For the American reader, there is a parallel in William Faulkner’s Absalom, Absalom. After all, both Jançar and Faulkner give breath and breadth to the loser’s side, whose history is unwritten, mostly unremembered. Hence Lipnik’s insistence that “everything is interconnected,” and his attempt to rebuild memories from coincidences, much like the characters of Absalom, Absalom. Like Faulkner, Jançar gives the past a visceral emotional power:

She doesn’t understand that he’s looked into the abyss and beyond wakefulness into dreams, and beyond dreams into the past, beyond his birth, and that he’s traveling back somewhere, constantly back. That every event, the whole sequence of events of the past few weeks was borne out of that glimpse of the bottom…

Down to the breathless pace and toehold punctuation, the ordering of abstractions into causalities, the reader begins to realize this is the Slovenian Faulkner. It would be unsurprising if Biggins had this passage from Absalom, Absalom in mind while translating:

That is the substance of remembering—sense, sight, smell: the muscles with which we see and hear and feel not mind, not thought: there is no such thing as memory: the brain recalls just what the muscles grope for: no more, no less; and its resultant sum is usually incorrect and false and worthy only of the name of dream.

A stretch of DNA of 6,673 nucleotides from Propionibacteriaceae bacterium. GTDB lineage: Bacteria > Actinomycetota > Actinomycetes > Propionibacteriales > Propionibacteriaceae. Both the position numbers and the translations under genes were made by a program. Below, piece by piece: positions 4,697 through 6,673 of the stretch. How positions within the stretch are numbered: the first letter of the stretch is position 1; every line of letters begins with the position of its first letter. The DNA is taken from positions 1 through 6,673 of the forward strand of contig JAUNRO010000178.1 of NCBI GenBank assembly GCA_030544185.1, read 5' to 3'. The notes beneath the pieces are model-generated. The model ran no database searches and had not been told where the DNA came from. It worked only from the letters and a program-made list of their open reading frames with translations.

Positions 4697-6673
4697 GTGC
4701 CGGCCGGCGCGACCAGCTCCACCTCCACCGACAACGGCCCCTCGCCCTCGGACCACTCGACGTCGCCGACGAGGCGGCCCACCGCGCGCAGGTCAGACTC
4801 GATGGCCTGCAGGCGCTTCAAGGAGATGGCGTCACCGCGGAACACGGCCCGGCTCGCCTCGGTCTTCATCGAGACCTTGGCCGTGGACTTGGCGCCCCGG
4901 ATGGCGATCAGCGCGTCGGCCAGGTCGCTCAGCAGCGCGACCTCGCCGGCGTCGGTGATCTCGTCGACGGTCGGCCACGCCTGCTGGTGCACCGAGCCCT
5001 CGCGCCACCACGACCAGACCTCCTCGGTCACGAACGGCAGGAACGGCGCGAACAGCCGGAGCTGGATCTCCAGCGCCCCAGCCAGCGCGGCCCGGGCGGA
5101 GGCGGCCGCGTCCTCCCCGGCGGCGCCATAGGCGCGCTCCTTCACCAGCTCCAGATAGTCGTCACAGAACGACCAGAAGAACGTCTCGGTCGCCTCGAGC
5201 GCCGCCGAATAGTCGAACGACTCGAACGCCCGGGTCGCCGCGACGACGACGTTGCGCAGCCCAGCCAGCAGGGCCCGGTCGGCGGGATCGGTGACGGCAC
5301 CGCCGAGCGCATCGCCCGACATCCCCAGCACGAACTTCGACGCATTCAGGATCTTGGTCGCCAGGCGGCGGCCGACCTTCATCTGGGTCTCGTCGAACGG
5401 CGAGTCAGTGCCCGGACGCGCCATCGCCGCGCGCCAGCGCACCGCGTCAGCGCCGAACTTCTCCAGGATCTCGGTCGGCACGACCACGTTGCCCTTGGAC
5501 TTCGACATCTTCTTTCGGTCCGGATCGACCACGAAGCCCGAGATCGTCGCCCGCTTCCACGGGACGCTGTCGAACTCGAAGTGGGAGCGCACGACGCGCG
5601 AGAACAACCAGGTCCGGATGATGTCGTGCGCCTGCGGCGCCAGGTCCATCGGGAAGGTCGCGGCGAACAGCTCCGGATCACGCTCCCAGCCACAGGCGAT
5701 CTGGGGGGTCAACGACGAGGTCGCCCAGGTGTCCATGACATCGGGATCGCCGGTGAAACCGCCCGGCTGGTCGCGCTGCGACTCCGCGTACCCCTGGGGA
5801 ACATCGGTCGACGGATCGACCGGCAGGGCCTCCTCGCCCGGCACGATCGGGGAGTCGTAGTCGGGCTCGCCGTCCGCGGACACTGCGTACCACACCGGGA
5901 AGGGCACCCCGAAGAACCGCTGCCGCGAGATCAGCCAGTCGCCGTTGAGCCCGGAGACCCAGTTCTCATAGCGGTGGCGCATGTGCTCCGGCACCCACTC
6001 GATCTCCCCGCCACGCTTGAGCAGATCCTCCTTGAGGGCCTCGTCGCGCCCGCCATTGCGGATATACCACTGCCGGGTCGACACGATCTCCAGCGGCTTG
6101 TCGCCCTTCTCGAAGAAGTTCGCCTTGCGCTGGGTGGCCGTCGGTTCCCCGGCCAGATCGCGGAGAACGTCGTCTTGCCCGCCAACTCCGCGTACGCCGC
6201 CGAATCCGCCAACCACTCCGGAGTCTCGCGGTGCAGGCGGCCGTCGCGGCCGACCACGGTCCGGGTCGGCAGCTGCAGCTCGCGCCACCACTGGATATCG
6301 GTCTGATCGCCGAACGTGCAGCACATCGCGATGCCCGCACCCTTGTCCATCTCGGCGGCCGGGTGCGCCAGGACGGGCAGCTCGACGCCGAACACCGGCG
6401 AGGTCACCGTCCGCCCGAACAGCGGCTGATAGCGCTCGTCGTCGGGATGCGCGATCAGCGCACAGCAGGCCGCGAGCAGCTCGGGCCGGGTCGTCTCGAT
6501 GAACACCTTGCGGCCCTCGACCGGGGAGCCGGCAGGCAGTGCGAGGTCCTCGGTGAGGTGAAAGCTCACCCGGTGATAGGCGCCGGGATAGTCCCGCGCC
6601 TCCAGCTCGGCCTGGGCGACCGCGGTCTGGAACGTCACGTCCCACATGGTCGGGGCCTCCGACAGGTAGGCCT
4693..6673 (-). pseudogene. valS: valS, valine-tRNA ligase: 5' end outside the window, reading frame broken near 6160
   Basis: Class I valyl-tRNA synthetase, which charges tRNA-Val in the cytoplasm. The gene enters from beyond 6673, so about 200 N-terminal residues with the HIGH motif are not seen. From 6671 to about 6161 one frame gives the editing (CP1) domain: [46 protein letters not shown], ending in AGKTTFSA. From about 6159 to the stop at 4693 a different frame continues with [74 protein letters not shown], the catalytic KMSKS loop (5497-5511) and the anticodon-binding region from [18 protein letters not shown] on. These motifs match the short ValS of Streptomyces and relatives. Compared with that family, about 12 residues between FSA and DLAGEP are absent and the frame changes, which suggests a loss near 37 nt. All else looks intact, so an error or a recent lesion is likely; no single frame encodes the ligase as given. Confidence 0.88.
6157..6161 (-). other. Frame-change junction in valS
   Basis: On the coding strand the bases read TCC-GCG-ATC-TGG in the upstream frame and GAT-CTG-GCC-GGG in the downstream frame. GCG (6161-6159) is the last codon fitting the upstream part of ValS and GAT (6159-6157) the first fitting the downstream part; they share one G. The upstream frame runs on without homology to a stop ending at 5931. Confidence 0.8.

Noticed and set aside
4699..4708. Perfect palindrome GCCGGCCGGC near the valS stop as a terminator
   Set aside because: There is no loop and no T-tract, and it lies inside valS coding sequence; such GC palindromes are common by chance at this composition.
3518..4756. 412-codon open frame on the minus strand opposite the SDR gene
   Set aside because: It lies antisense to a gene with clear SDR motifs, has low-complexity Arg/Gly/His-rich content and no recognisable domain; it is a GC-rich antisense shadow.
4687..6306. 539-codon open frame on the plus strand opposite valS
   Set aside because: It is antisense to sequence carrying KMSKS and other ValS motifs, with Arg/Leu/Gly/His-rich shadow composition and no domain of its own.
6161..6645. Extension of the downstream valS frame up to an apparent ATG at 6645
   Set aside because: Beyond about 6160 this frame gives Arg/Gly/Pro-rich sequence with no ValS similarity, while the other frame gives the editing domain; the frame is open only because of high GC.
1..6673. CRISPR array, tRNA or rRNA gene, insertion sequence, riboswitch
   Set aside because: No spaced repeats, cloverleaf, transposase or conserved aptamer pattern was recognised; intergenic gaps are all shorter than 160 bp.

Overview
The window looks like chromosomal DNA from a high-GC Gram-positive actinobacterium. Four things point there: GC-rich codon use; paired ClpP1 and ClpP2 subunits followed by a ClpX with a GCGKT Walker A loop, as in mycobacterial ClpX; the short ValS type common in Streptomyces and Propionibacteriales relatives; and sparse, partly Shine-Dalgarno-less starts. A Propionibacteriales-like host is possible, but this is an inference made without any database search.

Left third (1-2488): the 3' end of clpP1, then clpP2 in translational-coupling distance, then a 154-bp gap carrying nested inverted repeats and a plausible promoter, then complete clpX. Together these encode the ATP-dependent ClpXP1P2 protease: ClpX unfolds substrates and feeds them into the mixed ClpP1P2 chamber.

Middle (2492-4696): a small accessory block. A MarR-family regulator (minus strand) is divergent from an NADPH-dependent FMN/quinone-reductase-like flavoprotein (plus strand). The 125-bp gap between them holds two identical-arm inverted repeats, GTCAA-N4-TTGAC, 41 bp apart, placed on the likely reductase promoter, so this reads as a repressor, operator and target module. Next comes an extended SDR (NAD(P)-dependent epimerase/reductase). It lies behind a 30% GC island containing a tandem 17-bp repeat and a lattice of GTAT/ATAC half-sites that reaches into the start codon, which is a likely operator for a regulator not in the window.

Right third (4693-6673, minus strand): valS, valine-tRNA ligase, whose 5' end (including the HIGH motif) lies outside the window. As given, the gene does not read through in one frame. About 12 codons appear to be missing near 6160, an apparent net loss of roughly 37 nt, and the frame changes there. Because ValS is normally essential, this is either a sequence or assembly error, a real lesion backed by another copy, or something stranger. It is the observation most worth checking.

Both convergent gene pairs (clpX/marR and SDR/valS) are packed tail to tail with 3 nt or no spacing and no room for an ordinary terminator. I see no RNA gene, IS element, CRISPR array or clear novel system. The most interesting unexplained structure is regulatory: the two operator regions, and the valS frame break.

And not simply Biggins, who likely had considered the similairites between the Faulknerian recollection-dream and the Jançarian history-dream conflation, but Jançar himself has commented on the influence of Faulkner on his work. These obsessions meet at the titular tree, through whose dreamy roots and branches runs the veins of a past constructed from fleeting perceptions (memories of the American and Slovenian Civil War, or The Great Lover’s diary). “The only problem,” As Lipnik puts it to his wife, “is that you can’t erase anything, but you still have to tie it together, don’t you see?”

The question is not why remember, but whose memories? In one of the lighter meta-fictional moments, Lipnik ‘says’ (a consequence of this form is that verbs tend to be perpetually tentative) to passers-by, “this is no archive, this is my personal history, my embryonic history.” We live with Athena in our head and her wisdom, despite his boss, the archive’s director’s, insistence that he “was not here to reconstruct stories,” is what we birth, and lose in the birthing. Or, in one of Jancar’s subtle Greek conceptualization, in this “labyrinth of history.” Since “everything is interconnected by slender threads, which can break. It’s no surprise that we have millennial becoming a pejorative. These threads, Ariadne’s klew, which leads the way out of the labryinth is entangled and unending. At the crossroads, Drago Jançar asks who gets to decide which one “is logically interconnected, so clearly connected.” As we’re reminded of Lipnik’s honeymoon with Marijana on the island of Dugi Otok, we’re equally reminded that he has grown old. As does everyone.


Justin-GoodanA recent graduate from Purchase College, Justin Goodman is working to establish a career and develop knowledge of the literary scene. His writing has been published in Submissions Magazine and Italics Mine.